In loving memory of Chloe L.
In memory of Chloe L.

To date, many courts confronted with contested pet custody stick to the equitable distribution test, holding that pets are personal property which must be awarded to one party as part of a fair distribution of property. Parties may certainly attempt to enter into their own custody agreement, and if both parties abide by it, that is an amicable resolution. However, any agreement as to shared custody of a pet, if violated, will likely not then be enforced by the courts. Simply stated, just like a piece of furniture, pets are not subject to custody or visitation agreements.

As previously stated, since animals are considered property, the court’s role is to fairly (not equally) divide ownership of the pet as part of the distribution of property. If it gets to court, a judge can and will award ownership to only one party. However, there are still options available to negotiate and push for ownership of your pet, such as a property settlement agreement, but recognize this may require you to forfeit other assets during negotiations.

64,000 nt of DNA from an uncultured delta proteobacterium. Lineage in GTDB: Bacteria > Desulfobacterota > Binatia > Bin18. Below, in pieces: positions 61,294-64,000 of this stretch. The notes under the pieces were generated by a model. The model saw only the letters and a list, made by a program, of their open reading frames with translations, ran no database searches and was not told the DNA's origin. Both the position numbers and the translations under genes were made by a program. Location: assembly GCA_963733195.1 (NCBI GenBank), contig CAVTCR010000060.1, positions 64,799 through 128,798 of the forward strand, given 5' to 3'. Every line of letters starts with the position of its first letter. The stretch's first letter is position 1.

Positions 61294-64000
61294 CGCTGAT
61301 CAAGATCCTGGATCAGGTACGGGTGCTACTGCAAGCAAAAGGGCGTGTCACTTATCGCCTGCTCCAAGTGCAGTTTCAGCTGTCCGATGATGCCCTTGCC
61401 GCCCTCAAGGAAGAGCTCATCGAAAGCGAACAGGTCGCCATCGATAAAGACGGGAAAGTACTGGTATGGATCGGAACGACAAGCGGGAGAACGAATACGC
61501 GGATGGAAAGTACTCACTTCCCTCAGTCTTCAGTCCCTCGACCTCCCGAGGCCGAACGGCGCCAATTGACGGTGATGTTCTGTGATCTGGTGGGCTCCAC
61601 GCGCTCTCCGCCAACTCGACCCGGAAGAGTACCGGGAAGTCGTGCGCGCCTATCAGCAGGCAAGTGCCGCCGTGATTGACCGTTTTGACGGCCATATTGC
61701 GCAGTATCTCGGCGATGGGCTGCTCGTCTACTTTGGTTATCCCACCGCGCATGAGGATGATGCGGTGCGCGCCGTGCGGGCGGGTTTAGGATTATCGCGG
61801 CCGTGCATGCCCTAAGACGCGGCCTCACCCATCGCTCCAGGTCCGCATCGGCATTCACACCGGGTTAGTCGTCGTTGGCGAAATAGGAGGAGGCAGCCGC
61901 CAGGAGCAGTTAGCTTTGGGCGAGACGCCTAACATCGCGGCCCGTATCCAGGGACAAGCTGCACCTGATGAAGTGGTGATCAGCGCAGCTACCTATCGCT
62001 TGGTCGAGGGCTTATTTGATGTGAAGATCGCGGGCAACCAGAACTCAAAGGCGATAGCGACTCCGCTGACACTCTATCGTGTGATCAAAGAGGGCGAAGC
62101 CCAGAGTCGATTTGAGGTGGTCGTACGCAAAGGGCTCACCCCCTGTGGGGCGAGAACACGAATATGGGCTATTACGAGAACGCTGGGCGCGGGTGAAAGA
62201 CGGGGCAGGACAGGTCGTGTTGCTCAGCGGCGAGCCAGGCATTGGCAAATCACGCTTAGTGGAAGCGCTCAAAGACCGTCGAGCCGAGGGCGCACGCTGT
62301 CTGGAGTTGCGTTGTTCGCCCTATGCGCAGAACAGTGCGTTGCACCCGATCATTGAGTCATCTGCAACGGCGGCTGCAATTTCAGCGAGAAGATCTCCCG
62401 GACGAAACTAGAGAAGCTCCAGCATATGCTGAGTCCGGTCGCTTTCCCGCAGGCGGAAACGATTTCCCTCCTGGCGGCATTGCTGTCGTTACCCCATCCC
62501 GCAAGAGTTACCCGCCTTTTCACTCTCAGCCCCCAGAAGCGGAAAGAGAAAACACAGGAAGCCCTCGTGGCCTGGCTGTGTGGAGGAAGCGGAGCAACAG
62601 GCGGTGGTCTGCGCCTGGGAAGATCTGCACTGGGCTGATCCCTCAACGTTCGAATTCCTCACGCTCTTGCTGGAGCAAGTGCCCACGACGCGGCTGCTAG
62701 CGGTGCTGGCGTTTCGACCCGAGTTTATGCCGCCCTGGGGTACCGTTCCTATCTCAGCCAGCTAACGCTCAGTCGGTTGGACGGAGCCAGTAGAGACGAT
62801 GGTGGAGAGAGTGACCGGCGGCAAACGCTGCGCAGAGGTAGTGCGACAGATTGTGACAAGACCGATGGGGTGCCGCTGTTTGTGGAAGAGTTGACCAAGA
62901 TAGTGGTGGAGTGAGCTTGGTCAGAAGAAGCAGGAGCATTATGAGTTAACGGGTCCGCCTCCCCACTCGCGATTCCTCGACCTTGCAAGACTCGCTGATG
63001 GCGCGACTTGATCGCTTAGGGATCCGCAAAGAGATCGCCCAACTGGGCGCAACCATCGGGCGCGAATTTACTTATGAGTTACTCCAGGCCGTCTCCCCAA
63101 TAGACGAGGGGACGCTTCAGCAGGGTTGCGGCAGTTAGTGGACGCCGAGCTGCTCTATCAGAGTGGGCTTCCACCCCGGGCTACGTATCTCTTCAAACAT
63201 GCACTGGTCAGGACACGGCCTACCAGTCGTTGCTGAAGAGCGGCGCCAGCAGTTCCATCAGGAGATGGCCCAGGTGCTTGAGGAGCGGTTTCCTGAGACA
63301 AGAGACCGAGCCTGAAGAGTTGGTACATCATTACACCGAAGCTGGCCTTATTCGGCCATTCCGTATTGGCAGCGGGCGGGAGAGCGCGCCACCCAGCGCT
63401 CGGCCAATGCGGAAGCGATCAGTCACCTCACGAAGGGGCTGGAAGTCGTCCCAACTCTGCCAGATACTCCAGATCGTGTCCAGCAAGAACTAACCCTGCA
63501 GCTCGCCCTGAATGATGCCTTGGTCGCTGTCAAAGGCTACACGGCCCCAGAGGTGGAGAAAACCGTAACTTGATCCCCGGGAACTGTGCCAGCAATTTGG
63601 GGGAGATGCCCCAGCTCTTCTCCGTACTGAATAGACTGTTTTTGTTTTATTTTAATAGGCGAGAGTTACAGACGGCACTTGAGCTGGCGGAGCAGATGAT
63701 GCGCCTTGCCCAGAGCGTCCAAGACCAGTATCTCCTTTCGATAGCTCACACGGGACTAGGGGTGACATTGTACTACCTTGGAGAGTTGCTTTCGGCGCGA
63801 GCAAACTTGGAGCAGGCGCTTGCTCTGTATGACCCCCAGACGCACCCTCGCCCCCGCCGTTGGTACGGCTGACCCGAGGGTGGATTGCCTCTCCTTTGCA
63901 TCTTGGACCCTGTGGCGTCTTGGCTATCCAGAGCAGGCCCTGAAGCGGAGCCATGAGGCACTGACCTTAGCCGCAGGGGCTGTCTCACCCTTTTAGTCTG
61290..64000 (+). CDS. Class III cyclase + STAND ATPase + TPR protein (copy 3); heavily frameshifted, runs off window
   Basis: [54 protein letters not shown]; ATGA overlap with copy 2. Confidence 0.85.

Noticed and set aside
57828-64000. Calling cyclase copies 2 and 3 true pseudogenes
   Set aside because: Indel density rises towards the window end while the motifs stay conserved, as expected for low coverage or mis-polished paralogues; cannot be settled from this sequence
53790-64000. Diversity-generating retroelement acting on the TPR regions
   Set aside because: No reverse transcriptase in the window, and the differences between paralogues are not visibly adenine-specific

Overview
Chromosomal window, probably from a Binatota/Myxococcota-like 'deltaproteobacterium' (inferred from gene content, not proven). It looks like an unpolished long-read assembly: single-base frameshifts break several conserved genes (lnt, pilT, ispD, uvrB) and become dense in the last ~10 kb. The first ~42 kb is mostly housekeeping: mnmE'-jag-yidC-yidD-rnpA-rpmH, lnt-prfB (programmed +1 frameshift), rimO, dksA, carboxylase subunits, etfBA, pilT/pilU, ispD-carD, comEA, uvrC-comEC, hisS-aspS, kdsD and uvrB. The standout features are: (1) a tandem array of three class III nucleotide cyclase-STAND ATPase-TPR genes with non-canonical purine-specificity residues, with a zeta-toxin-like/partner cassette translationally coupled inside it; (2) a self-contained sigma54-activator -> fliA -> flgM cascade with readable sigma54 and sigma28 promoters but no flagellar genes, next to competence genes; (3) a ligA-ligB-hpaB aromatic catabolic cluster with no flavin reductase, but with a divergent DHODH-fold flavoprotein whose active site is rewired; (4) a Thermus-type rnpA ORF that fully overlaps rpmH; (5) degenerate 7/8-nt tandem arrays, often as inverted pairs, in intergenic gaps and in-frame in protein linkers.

If you are facing a divorce and are dealing with concerns of pet ownership, the family law attorneys at Howland Hess O’Connell, Michael Cassidy, Dennis Meakim, and Karen Angelucci, are here to help.

Legal Disclaimer: The contents of this website are intended solely for informational purposes. They neither constitute nor imply an official legal opinion on behalf of Howland, Hess, Guinan, Torpey, Cassidy and O’Connell nor do they establish an attorney-client relationship of any kind. Howland Hess O’Connell encourages all readers to seek and consult professional counsel before acting upon the information contained on this site.